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My Terra Cotta Pot Smoker Woes Solved - Page 2

post #21 of 24
Just wrap your pan with foil to choke the air down . No air, no fire.biggrin.gif
post #22 of 24

I just mad my own this week.  A home made Alton Brown style with controls outside and burner and drip plate mounted on bricks inside. 15" pot with a 13" weber replacement grate.  SO far just done some venison jerky nuggets on it using both cherry chips and apple chips.  glad I read more in the forums and will be covering these instead of leaving them open air next time.  Going to try a 5 pound arm roast tomorrow and will post in the beef section.

post #23 of 24
Originally Posted by Sin View Post

I have one of those Alton Brown terra cotta pot smokers that you can make with an electric hot plate, two terra cotta planter pots, a replacement grill grate and a heavy duty pie pan. However, I haven't been able to make it work properly, at all.

I found out the hot plate, a Walgreen's 1,000 watt Kitchen Gourmet hot plate ($10) , shuts off after being turned on for about 20 minutes. The reason? It overheats internally, and shuts off via thermal shutoff. So, how can I use it to smoke and BBQ my food? I think I have the solution.

I looked over the rheostat when I opened it up. When I would turn on the switch, two small, thin pieces of metal would come together. They each had a copper colored 'dome' that would touch when on. I noticed the copper domes were separated when the switch was off. So, it got me thinking about the third heavy metal piece above them that had a large white plastic peg that was very near one of the two thinner pieces of metal. I pushed it down, and sure enough, the plastic white peg pushed the two thinner pieces of metal apart. Ah hah! I found my thermal switch! I tested it with a 175 watt solder gun. I place it on the third piece of metal, and sure enough, it bent and caused the two metal pieces to separate once it got very hot!

So, I bent that piece of metal farther away, and sure enough, when I heated it up again, it didn't separate the two thinner pieces of metal. Thermal shutoff switch bypassed!

Now, I don't have a problem with it shutting down on me. Here's a drawing I made of it for illustration.

I haven't tried it yet. That's next. I have to be careful, now, not to overheat and destroy the burner. I'll start with a medium setting, and work my way up to 210 degrees. I think the burner can handle that temperature without melting or becoming damaged.
Alton Brown gets a little carried away with his food science enthusiasm at times. I think all previous smokers are saying is be sure to weigh the risks with the results considering your modifications. When I was in high school our science teacher taught us how to make a stink bomb. He didn't intend for us to set one off in the halls during 3rd period. Ah yes,   consequences.hit.gif
post #24 of 24

Red Dog, morning.... great drawing and explanation....  Hopefully, the hardware holding all the parts together will withstand the extra heat....   some of those units are made from phenolic resins..... when overheated, phenols could be vaporized and could taint the food and the air you breath.....  I'm not an alarmist.... (just the facts ma'am, just the facts... Joe Friday).....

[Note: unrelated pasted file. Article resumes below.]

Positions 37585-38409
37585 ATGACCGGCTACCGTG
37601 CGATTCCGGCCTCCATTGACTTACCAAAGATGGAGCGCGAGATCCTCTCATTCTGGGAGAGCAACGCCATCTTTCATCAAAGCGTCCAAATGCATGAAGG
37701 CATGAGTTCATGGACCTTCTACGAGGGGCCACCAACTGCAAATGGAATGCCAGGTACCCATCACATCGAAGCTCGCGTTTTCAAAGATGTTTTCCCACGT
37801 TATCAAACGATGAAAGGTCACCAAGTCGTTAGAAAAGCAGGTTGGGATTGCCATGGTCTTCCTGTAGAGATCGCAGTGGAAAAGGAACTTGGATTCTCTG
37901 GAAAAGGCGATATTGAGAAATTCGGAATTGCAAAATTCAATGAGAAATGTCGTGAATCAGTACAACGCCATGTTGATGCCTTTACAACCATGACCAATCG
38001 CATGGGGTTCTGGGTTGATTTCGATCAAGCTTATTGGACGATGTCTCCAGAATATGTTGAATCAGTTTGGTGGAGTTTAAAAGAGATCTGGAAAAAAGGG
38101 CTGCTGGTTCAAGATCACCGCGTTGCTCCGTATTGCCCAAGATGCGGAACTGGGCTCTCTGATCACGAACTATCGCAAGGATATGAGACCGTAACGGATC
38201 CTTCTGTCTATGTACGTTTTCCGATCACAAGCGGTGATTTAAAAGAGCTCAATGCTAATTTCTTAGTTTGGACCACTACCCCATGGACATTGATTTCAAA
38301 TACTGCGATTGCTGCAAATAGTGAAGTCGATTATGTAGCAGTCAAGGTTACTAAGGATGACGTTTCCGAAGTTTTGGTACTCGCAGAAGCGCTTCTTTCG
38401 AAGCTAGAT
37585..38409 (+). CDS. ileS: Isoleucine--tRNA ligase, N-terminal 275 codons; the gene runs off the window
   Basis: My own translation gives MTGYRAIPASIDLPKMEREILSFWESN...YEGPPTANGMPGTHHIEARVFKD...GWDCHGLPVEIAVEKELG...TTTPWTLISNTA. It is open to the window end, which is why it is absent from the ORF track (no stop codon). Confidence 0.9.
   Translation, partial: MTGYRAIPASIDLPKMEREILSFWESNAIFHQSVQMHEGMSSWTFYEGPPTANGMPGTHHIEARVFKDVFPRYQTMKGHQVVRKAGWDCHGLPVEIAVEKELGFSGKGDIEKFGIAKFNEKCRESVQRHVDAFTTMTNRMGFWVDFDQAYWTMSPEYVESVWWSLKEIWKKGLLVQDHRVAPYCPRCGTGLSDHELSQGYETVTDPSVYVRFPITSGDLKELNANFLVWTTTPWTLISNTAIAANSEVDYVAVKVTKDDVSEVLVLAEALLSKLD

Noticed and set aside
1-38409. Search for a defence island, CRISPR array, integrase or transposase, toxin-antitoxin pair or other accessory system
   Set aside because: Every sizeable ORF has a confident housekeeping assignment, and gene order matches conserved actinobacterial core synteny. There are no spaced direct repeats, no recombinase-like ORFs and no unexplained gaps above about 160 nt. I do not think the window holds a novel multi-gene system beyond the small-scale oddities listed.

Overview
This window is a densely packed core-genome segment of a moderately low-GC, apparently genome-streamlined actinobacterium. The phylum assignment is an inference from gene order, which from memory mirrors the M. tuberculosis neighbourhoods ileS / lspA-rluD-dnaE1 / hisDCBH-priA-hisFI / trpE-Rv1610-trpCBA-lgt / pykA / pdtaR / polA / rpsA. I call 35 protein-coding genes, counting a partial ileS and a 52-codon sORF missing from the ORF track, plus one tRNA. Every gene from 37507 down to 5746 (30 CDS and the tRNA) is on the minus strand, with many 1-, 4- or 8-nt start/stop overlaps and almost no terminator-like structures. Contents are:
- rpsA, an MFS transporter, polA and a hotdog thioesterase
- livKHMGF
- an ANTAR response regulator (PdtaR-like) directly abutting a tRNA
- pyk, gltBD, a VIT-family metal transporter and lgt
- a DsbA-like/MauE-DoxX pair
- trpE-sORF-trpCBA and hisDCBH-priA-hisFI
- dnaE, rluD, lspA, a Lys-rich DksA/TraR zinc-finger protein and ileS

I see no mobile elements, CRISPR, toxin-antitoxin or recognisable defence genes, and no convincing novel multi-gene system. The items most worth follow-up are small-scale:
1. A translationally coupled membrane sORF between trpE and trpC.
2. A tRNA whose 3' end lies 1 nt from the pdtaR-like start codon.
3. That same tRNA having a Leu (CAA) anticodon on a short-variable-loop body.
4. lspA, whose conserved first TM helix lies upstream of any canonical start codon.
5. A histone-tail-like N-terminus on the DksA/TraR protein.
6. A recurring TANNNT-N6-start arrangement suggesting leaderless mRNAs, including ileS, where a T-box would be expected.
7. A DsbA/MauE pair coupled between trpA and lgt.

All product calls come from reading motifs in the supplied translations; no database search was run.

Excerpts from the above:


2. Effects on Humans: The effects of phenol exposure in humans are similar to those produced in animals: systemic absorption causes central nervous system impairment and liver and kidney damage; local effects include irritation of the eyes, skin and mucous membranes [Hathaway et al. 1991]. Because of its low volatility, phenol does not pose a serious inhalation hazard in the occupational setting; the skin is a primary route of entry [Hathaway et al. 1991; Parmeggiani 1983]. A 32-year-old man died 10 minutes after spilling a strong solution of phenol over his scalp, face, neck, shoulders, and back. There was coagulation necrosis of the skin and left eye, acute dermatitis, and acute passive congestion of the lungs, liver, spleen, and kidneys [NLM 1992]. An oral dose of 1 gram of phenol many be lethal to humans; however, in exceptional cases, patients have survived the ingestion of 65 grams of pure phenol or 120 grams of the crude product. Roughly 50 percent of all reported cases have been fatal. Death may be rapid and usually results from respiratory failure [Clayton and Clayton 1982]. Chronic phenol poisoning is characterized by systemic disorders such as digestive disturbances, nervous system effects, and possibly by skin discoloration and eruptions; the prognosis is grave when there is extensive damage to the liver and kidneys [Parmeggiani 1983]. Concentrated phenol solutions are severely irritating to the human eye and cause conjunctival swelling; the cornea becomes white and loses sensation. Loss of vision has occurred in some cases. In addition to systemic effects, contact with the solid or liquid can produce chemical burns. Erythema, edema, tissue necrosis, and gangrene have been reported [Hathaway et al. 1991]. 




The following operations may involve phenol and lead to worker exposures to this substance:

  • The manufacture and transportation of phenol
  • Use as bonding resin in plywood manufacture and of molding resins in manufacture of molded articles, such as electrical appliances, automotive parts, foundry sand molds, and utensil handles; and during manufacture of friction materials, bonded adhesives, coated abrasives, wood particle board, and insulation materials
  • Use as a peptizing agent in glue, as a blocking agent for blocked isocyanate monomers, and in the synthesis of stabilizers and preservatives for dyes, perfumes, and fungicides
  • Use in synthesis of thermosetting phenolic resins, epoxy, polycarbonate, phenoxy, and polysulfone; and in synthesis of caprolactam for use in nylon 6 fibers, plastics, and films
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